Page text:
US President Barack Obama has launched the first global summit on nuclear non-proliferation amid concerns about the absence of selected.
Heads of states from 47 nations have gathered in Washington in a supposed effort to look into ways in preventing future spread of nuclear weapons and cutting back on the current stockpile of nuclear warheads.
At a Tuesday meeting with participating world leaders, Obama is expected to push through a plan meant to ‘secure stockpiles’ of highly fissile materials within four years in order to prevent ‘terrorists from accessing them.’
Obama had called for the meeting at a 2009 speech in the Czech Republic capital of Prague.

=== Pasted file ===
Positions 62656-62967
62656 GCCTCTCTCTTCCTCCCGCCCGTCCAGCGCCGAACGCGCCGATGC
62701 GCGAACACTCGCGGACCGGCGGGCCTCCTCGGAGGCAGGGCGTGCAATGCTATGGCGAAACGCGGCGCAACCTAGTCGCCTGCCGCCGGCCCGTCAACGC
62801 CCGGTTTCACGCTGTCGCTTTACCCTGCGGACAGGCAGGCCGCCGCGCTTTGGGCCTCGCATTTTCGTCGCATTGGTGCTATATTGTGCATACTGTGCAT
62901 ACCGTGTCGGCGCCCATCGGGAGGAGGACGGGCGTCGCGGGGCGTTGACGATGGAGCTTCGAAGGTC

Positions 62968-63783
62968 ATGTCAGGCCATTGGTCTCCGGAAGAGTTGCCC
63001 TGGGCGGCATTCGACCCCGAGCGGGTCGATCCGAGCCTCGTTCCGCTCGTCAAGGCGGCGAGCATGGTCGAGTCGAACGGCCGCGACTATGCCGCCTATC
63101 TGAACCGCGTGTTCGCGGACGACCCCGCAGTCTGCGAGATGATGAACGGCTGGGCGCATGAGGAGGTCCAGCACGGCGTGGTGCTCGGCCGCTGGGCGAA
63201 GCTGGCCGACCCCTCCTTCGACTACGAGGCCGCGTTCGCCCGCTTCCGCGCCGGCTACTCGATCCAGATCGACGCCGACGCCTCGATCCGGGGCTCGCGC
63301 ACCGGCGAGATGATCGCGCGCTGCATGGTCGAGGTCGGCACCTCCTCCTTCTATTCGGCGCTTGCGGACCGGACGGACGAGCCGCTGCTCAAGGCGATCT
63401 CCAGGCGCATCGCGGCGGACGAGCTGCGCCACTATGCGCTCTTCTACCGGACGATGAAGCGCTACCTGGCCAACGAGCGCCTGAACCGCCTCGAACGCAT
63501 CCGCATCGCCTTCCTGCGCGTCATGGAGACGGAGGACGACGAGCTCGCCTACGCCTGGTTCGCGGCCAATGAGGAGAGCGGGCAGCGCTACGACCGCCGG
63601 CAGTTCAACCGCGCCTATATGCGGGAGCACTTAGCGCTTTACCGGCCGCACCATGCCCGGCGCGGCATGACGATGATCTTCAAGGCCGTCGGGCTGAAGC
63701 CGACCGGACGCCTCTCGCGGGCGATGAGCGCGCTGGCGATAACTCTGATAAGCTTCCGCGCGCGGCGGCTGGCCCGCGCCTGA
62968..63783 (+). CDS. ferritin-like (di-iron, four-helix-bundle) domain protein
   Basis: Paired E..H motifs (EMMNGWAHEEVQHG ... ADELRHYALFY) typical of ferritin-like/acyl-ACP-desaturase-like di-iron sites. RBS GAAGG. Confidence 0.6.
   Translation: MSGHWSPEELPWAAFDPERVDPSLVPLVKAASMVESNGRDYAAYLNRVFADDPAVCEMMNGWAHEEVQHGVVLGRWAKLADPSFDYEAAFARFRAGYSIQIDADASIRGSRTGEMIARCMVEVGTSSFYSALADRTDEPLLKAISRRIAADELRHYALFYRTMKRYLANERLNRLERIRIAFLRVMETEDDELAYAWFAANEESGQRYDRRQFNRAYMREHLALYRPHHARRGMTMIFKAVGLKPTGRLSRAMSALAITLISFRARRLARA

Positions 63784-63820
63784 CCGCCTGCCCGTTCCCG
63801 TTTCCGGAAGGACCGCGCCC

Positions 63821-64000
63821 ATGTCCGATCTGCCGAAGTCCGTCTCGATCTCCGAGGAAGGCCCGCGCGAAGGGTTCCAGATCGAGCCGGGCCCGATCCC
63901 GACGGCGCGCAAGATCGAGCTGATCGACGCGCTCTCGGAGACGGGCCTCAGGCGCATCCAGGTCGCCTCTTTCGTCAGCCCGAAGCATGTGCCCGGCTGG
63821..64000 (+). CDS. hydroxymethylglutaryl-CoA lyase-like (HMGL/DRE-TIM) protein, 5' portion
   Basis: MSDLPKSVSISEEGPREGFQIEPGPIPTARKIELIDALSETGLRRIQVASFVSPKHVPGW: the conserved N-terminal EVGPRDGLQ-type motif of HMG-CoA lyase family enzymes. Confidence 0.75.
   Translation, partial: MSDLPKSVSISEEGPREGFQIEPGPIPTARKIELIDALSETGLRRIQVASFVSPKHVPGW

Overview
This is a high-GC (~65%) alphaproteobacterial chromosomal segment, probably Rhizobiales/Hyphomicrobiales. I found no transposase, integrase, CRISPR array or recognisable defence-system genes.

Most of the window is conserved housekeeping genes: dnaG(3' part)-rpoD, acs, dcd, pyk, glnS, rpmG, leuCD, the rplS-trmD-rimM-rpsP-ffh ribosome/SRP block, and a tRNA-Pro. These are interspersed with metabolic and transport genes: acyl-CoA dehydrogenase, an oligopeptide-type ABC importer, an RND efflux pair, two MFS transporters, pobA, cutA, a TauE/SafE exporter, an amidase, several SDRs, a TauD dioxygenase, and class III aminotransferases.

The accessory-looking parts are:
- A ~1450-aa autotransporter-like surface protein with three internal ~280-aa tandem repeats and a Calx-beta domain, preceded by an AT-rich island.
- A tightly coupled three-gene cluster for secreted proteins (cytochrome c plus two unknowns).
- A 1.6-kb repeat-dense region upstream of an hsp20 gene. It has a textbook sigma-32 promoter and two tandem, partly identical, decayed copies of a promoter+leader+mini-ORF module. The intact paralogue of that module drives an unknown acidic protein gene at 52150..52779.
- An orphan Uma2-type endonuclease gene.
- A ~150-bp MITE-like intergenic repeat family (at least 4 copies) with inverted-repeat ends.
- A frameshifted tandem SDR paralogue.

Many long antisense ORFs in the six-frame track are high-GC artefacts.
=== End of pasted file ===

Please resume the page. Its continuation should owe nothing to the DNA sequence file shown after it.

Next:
Analysts, however, say that the absence of some officials at the convention might undermine the meeting’s agenda.
For Instance, they say, the absence of officials from Iran and North Korea would make the summit less effective.
“The only way that is going to make things work is if it is universal, if everybody is at the table,” John Steinbach told a Press TV reporter, adding that “exclusion and isolation of” countries has never worked.
Israel has also refrained from attending the summit over reported fears that it might have to answer questions regarding its nuclear weapon stockpiles.
Iran is due to hold its own international nuclear disarmament conference dubbed ‘Nuclear Energy for All, Nuclear Arms for no one’ later in April.